SXSW 2023: Not Just For Newcomers

David Schultz shares five of his top performances from this year’s conference in Austin, Texas.

By David Schultz Mar 22, 2023 12:23 pm PDT

Just over three years ago, SXSW, LLC canceled the 2020 South By Southwest festival, a foreboding harbinger of announcements that would soon bring the live music industry to a standstill. Concerts and festivals may have resumed but, SXSW, an event that attracts people from all over the world, has made slow strides in returning the music portion to its previous glory.

Even before the pandemic, SXSW and the City of Austin had started to scale down the scope of the event. While there surely was no dearth of music, the excessiveness and overindulgence that typifies SXSW felt noticeably absent.

A number of traditional events returned, notably THEMM!s Jump Start and the Hipster Robots day party, which both took place at The Side Bar, their customary home, as well as Brooklyn Vegan’s Lost Weekend and Brooklyn Bowl’s Family Reunion, which featured spectacular lineups for their multi-day events. Nonetheless, SXSW 2023 lacked the scope and breadth of past years and the attendance failed to replicate the feel of the arachnid attacks from Starship Troopers.

Despite many of the usual venues along 6th Street and Red River remaining empty, drastically diminishing the number of showcases, there were no long lines – or really any lines – to get into the official events or, for that matter, the unofficial ones. Even when a torrential downpour put every outdoor stage down for the count, it was quite easy to gain access to one of the indoor venues.

From a music lover’s perspective, SXSW has always been about discovery. For the most part, SXSW focuses its attention on the future and the significant majority of the artists performing on its multitude of stages are highlighting their current or upcoming albums. In the pre-internet era, it would be fair to call a healthy number of bands “underground sensations.” Today, the majority of them have their niche and are looking to expand their reach. However, this does not mean that you needed a graduate degree in up-and-coming acts to recognize some of the performers playing this year’s SXSW.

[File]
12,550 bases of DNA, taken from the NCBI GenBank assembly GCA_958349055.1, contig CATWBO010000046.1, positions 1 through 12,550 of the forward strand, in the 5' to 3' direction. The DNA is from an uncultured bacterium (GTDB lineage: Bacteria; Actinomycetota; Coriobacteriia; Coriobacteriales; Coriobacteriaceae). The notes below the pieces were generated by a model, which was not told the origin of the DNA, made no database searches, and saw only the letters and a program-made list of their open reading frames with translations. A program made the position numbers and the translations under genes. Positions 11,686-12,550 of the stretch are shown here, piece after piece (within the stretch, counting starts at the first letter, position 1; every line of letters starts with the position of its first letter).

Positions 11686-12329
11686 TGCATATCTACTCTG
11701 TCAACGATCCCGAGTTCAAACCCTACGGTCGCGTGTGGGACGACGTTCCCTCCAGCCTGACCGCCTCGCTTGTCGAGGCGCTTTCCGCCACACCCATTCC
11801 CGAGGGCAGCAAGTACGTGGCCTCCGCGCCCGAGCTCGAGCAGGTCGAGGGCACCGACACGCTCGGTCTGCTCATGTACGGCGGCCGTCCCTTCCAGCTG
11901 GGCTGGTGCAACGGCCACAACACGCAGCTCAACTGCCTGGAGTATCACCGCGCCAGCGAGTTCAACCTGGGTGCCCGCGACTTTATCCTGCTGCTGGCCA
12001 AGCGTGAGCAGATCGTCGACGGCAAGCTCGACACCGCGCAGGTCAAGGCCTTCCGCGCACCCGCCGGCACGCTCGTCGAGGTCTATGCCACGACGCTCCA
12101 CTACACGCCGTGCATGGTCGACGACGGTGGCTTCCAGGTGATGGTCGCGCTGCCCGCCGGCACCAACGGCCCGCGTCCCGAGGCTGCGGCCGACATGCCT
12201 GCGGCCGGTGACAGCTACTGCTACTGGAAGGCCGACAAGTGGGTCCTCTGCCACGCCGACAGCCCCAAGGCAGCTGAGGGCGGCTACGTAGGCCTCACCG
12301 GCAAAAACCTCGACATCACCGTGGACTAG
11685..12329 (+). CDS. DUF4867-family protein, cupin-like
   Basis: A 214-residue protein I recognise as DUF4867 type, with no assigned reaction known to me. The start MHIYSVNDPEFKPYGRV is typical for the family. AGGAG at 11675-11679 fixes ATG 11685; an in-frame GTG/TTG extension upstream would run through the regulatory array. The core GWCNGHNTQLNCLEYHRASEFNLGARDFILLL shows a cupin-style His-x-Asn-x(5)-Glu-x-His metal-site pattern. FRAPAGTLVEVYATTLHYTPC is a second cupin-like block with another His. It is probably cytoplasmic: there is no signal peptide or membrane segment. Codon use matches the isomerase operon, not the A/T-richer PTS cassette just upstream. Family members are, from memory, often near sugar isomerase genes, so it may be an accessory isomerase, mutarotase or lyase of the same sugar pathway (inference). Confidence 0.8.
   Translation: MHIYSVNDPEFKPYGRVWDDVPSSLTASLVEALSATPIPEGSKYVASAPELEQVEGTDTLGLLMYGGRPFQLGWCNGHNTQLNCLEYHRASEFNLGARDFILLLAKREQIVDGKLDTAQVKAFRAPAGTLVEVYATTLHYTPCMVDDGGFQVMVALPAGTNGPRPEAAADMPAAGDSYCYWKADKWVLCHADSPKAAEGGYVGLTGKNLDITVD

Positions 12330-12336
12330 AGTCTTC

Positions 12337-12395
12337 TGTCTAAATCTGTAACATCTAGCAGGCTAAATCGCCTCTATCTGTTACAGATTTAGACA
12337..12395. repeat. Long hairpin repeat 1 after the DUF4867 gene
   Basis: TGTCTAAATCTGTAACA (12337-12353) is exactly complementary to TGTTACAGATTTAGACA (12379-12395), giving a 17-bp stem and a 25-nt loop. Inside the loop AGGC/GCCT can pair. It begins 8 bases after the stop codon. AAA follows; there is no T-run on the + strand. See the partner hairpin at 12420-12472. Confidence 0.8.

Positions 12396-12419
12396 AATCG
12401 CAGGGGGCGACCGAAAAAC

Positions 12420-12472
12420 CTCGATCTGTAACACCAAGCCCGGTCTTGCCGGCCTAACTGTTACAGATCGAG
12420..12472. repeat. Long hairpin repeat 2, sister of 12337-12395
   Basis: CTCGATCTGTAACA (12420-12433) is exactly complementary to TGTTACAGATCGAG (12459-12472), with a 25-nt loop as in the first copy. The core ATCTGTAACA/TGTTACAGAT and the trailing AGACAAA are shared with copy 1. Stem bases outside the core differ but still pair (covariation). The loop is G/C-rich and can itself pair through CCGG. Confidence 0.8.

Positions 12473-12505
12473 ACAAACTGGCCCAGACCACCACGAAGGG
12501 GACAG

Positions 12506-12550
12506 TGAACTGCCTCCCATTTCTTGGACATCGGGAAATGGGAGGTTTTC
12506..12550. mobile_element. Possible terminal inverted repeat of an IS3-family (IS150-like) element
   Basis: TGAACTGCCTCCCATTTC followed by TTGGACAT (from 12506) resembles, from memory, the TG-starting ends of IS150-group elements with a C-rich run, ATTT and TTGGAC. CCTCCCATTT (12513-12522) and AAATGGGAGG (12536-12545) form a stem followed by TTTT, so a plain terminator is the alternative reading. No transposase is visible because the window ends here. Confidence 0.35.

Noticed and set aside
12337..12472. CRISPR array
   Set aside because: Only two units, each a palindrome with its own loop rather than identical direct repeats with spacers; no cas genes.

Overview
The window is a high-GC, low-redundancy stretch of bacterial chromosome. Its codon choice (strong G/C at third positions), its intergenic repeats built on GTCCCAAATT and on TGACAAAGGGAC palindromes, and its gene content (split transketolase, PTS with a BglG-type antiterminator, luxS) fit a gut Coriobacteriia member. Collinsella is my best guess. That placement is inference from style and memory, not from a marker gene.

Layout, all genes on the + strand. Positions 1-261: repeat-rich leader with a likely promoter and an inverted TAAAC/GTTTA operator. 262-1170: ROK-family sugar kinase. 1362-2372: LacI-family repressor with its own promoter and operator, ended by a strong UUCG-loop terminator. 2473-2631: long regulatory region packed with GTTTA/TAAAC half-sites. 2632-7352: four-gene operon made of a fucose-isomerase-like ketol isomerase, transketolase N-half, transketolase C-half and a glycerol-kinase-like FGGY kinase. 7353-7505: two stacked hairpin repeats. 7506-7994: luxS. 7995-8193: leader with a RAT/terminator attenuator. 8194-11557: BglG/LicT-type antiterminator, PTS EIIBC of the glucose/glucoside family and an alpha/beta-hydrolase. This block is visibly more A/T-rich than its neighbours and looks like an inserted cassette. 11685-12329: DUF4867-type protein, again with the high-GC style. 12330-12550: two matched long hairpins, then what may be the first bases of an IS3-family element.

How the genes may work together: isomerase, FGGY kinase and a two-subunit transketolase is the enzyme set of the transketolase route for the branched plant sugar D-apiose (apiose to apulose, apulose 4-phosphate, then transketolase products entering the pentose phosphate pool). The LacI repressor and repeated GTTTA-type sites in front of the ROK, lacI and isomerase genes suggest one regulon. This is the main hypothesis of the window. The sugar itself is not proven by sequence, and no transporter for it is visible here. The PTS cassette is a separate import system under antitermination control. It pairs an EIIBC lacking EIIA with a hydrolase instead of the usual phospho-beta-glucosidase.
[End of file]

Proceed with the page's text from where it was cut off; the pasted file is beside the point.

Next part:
Robby Krieger (The Belmont)

Unsurprisingly, The Doors’ legendary guitarist Robby Krieger was not in Austin hawking new material. Rather, Krieger’s performance at The Belmont was the centerpiece of the Artist for Artist showcase to raise awareness and money for the Give A Note Foundation, an organization that helps fund and integrate music programs into public schools that would otherwise lack for such resources.

Krieger led a potent band, featuring Steve Molitz (Particle) on keyboards, Paul Rothchild, son of producer Dan Rothchild, on bass and Waylon Krieger, Robbie’s son, on vocals, through a nearly two-hour set that included nearly every highlight from The Doors’ storied catalog. Krieger remains a marvelous guitarist, nimbly replicating his classic solos that are the staples of classic rock radio while deftly working “Eleanor Rigby” and “My Favorite Things” into his iconic “Light My Fire” solo. Actor Dennis Quaid, who portrayed Jerry Lee Lewis in the 1987 film Great Balls of Fire!, proved he can also do a remarkable Jim Morrison. Taking lead vocals for “Riders On The Storm” and “Roadhouse Blues,” Quaid was simply stupendous and would have blown the roof off The Belmont if it weren’t an open courtyard.

Paul Dominy (See 2 videos)
Robby Krieger (See 2 videos) and Dennis Quaid

Tangerine Dream (The Parish)

Who?? Well, if you ever went to a movie in the 1980s, you’ve heard Tangerine Dream, whose music was featured in Legend, Firestarter, Thief and, most famously, Risky Business. The current version of the band, whose history dates back to 1967, consists of musical director Thorsten Quaeschning, keyboardist Paul Frick and violinist Hoshiko Yamane.